Placebo Comparator: Placebo HILT + exercise
Placebo therapy was applied in five sessions a week for three weeks, with a total of 15 sessions a day, with no current flowing through the device. This was followed by the exercise programs described above, performed once a day with the physiotherapist.
Other: Placebo HILT + exercise
Placebo HILT group; Placebo therapy was applied in five sessions a week for three weeks, with a total of 15 sessions a day, with no current flowing through the device. This was followed by the exercise programs described above, performed once a day with the physiotherapist. Exercise program; A physiotherapist-assisted exercise program was performed by the two groups, five times a week for three weeks, for approximately 25 minutes. The exercise programs consisted of stretching exercises to the plantar fascia and Achilles tendon, active range of motion (ROM) exercises, and strengthening exercises to the tibialis posterior and peroneus muscles. The patients were also taught to collect the foot and towel.




Primary Outcome Measures :
  1. Change from baseline visual analog scale (VAS) at 4th and 12th week. [ Time Frame: up to 12 weeks ]
    The patients were asked to make an assesment of their pain between 4-12 weeks. The patients were asked to make an assessment of their pain between 0 (no pain) and 10 (severe pain).


Secondary Outcome Measures :
  1. Change from baseline quality of life (short form 36 (SF-36)) at 4th and 12th weeks. [ Time Frame: Up to12 weeks ]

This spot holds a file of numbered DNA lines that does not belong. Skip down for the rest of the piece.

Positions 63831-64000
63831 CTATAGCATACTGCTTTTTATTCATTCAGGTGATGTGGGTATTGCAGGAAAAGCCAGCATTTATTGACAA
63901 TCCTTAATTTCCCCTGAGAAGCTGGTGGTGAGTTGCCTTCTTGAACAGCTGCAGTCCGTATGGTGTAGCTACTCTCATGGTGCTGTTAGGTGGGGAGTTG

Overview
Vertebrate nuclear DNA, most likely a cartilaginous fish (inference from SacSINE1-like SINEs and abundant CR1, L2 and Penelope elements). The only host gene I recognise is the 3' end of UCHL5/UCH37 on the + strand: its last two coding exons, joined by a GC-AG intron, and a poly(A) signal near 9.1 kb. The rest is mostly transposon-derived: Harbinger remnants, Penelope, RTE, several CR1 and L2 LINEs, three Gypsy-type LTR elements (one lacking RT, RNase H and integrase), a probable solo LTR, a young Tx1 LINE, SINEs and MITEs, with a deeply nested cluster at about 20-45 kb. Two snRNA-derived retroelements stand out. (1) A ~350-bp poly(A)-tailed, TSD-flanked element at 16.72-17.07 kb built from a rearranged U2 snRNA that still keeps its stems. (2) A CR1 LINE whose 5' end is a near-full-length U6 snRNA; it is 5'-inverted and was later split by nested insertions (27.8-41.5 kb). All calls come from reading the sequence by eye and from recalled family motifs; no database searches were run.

This is a self-administered scale, which is widely used to measure the quality of life. It was developed to measure the quality of life in patients who have physical illnesses; however, it can also be successfully used in healthy individuals and patients who have psychiatric diseases. SF-36 includes 36 items and surveys eight domains of health, such as physical functionality, physical role limitations, pain, general health, vitality, social functionality, emotional role limitations, and mental health. Total score was between 0 (no disability) and 100 (disability). Every subgroup of the questionnaire has a score scale between 0 and 100. Every increase in the subgroup of SF-36 questionnaire, which is a positive scoring system, indicates increase in quality of life related to health.

  2. Change from baseline Foot and Ankle Outcome Score (FAOS) at 4th and 12th weeks [ Time Frame: Up to12 weeks ]
    The assessment of level of functionality; was performed by Foot and Ankle Outcome Score (FAOS), which contains five subscales and which is used for the evaluation of the symptoms, pain, work-daily life, sports and recreational activities, and quality of life of patients. Each question is scored on a 5-point Likert scale (from 0 to 4), and each of the 5 subscale scores is calculated by adding the included subscale items. The raw scores are then transformed into a final score of 0 to 100 (from worst to best outcomes).

  3. Change from baseline Roles and Maudsley Pain Score at 4th and 12th weeks. [ Time Frame: up to 12 weeks ]